Some people may call it downsizing. Others may define it as cleansing. Others may view it as purging.
Regardless, the more one desires to travel this world, the more one needs to reduce the quantity of material goods, lighten the load, and unload the weighted baggage that ties us and grounds us to a single place.
At first it’s a smaller apartment, now it’s a smaller life.
What do these objects mean to us, and what does it say about us when we are willing to leave them behind?
Naming Conventions and Numerous Excursions
The very first new car I ever bought was from the Saturn dealership in the early 90s in Green Bay, Wisconsin (see The Bay Of Green from April 2022). While the purchase was memorable, the two months that followed its joining our family marked the beginning of my blog, even if the internet was still just a twinkle in DARPA’s arsenal. I kept a running journal of our adventures, from the day we moved out of our little log cabin apartment, cruised across the Upper Peninsula, dabbled through Canada (see The First Time I Went To Canada from June 2022), and then trekked down the east coast of the United States (see The Long Road To Florida from October 2022). The journey wasn’t my first, and nowhere near my last, but it orchestrated a trend to see and do and absorb a country full of beauty.
My first car earned a noteworthy name, even if she were not a noteworthy car. This four-door gentlemen who replaced her received his name strictly because I was not the only owner of the vehicle, and the name felt like a convenient throwaway to the other name on the title. Epicboy, much like the line of automobiles that would follow, took me on innumerable adventures from the five Great Lakes (see OMES from March 2012), along the Outer Banks (see Ocracoke Nachos from February 2013), and even eventually enjoyed a slow ship abroad (see All In Perspective from March 2021). I would leave him behind when I divorced, and even own a couple duplicates after him that proved just as equal to the adventurous tasks.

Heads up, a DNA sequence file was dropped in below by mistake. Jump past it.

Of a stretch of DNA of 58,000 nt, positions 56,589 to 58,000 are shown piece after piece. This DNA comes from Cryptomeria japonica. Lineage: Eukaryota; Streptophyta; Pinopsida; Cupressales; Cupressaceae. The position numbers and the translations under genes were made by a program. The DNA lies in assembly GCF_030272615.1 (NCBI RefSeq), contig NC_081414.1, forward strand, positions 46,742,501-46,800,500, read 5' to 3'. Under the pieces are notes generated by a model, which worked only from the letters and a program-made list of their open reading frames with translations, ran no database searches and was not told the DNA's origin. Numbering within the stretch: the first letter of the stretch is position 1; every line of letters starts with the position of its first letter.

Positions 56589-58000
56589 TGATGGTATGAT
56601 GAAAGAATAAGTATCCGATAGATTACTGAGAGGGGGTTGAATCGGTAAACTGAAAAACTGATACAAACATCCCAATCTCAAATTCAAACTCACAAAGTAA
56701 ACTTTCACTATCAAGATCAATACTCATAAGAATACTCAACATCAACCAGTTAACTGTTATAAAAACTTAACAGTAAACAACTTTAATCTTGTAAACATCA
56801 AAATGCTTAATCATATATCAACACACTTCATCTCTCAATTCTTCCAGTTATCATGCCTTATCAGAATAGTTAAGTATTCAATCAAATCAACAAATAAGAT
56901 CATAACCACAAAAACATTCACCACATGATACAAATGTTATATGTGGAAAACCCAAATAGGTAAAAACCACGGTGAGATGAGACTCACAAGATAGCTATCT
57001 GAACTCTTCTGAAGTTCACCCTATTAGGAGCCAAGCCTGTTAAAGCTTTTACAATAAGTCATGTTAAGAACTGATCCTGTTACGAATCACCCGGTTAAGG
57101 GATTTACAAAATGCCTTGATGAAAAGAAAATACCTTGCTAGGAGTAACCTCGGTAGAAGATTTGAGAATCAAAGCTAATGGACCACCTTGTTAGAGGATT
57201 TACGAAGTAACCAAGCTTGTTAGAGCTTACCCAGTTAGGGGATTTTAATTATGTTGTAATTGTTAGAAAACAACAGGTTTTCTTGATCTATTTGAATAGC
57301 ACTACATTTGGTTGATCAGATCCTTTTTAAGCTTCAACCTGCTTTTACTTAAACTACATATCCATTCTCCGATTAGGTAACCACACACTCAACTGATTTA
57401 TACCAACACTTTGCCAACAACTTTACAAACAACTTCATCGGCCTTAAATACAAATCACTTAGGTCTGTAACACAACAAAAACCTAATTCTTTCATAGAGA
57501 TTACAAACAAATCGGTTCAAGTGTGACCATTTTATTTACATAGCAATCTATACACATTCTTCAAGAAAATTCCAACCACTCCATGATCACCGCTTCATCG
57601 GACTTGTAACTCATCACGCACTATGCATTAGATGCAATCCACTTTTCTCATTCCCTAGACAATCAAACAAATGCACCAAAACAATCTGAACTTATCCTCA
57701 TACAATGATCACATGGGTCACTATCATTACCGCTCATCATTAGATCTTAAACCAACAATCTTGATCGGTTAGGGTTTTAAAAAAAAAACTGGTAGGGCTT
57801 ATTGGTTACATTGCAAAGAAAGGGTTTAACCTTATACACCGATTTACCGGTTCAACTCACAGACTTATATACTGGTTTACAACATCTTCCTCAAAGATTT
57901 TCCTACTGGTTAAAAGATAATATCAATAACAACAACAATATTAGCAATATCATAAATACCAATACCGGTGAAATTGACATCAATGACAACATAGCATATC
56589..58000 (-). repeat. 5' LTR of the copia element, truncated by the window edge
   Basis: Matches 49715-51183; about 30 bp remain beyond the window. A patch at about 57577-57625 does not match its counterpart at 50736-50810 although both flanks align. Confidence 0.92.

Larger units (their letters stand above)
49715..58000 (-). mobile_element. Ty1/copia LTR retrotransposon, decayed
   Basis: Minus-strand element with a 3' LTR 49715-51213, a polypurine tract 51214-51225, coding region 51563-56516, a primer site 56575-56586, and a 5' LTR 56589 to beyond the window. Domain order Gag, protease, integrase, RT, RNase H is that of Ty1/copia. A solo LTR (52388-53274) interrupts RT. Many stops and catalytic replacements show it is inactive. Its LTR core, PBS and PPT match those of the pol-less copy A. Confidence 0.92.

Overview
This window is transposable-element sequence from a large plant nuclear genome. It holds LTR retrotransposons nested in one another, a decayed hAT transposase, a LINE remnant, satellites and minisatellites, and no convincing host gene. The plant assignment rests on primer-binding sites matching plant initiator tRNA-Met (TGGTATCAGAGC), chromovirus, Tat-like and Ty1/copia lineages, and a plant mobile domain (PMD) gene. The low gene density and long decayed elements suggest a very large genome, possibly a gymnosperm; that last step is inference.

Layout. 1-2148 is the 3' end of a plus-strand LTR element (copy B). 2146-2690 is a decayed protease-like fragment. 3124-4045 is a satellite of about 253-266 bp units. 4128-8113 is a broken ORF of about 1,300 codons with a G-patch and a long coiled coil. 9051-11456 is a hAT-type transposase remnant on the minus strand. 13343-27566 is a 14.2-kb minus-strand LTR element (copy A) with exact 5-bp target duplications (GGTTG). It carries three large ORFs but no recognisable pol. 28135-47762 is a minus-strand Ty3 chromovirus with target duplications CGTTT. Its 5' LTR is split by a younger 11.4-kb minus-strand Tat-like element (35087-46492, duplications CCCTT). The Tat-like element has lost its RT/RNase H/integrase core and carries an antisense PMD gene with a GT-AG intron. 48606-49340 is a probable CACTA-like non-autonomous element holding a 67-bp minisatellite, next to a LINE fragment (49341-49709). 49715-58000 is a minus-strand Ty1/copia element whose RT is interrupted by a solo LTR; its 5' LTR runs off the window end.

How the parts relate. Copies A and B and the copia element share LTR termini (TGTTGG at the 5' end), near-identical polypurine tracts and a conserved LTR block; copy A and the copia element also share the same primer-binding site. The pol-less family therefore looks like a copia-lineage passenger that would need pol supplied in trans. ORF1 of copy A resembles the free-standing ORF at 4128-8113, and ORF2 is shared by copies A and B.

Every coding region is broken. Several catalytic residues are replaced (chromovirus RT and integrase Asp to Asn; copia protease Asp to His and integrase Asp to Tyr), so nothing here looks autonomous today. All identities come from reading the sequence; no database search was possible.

Baptism By Stick Shift
In addition to needing a new car, the journey I was planning from The Upper Peninsula to Florida (see Twelve Days In Ten Years from October 2021) took on more than the adventure of travelling great distances alone with a one-year-old. I also purchased a standard transmission having never successfully driven one. I had a lesson or two in my teenager years, but the words used to describe the driving experience lacked applicability compared to being behind the wheel and a clutch. This was my driving lessons: 2,200 miles over twelve days, including border crossings, ferry boats, and five gears on the stick shift.
During its lifetime, albeit a fraction of mine, I learned to drive swiftly on the Autobahn. I learned to navigate scary narrow roads (see One-Lane Roads from February 2021) bravely. I gave into the sweet addiction of travel. It wasn’t the wheels, or the body design, or even the transmission. Epicboy taught me that adventure and exploration superseded settling for mediocrity. Future vehicles were often just as unordinary, some nearly identical, but the ability to control the machinery and the destination of my life, the places I would journey, and the choices I would make ranked more spectacularly than my first new car. I continue to own the adventures including the ones I have yet to experience.
- No Room In My World
- Fermented Filigree
- M-I-C… I See You Ate My Shoe
- Glacier Peak
- From Here To There – Part 2
- Anchors Away – Part 2
- Anchors Away – Part 1
- Plane Train Boat Truck Car
- Blue Screen Of Death
- Mousters Degree
- Roasted Jalapeño Blueberry Porter
- Ball Chairs
- Delano And Pompey
- Unopened Christmas Cards
- I Don’t Even Like Soccer
- The Deal I Made With Delano
- Down In Fraggle Rock
- The Portland Family Brownie Pan
- To Coin A Phrase
- Ode To Delano
- Our Last Inanimate Night Together
- Fragilé (It Must Be Italian)
- You Sunk My Battleship
- Camooseflage Pajamas